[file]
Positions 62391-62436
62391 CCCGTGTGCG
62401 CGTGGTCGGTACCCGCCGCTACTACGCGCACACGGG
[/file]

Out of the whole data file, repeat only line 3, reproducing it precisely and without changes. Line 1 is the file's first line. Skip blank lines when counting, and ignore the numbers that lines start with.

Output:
62401 CGTGGTCGGTACCCGCCGCTACTACGCGCACACGGG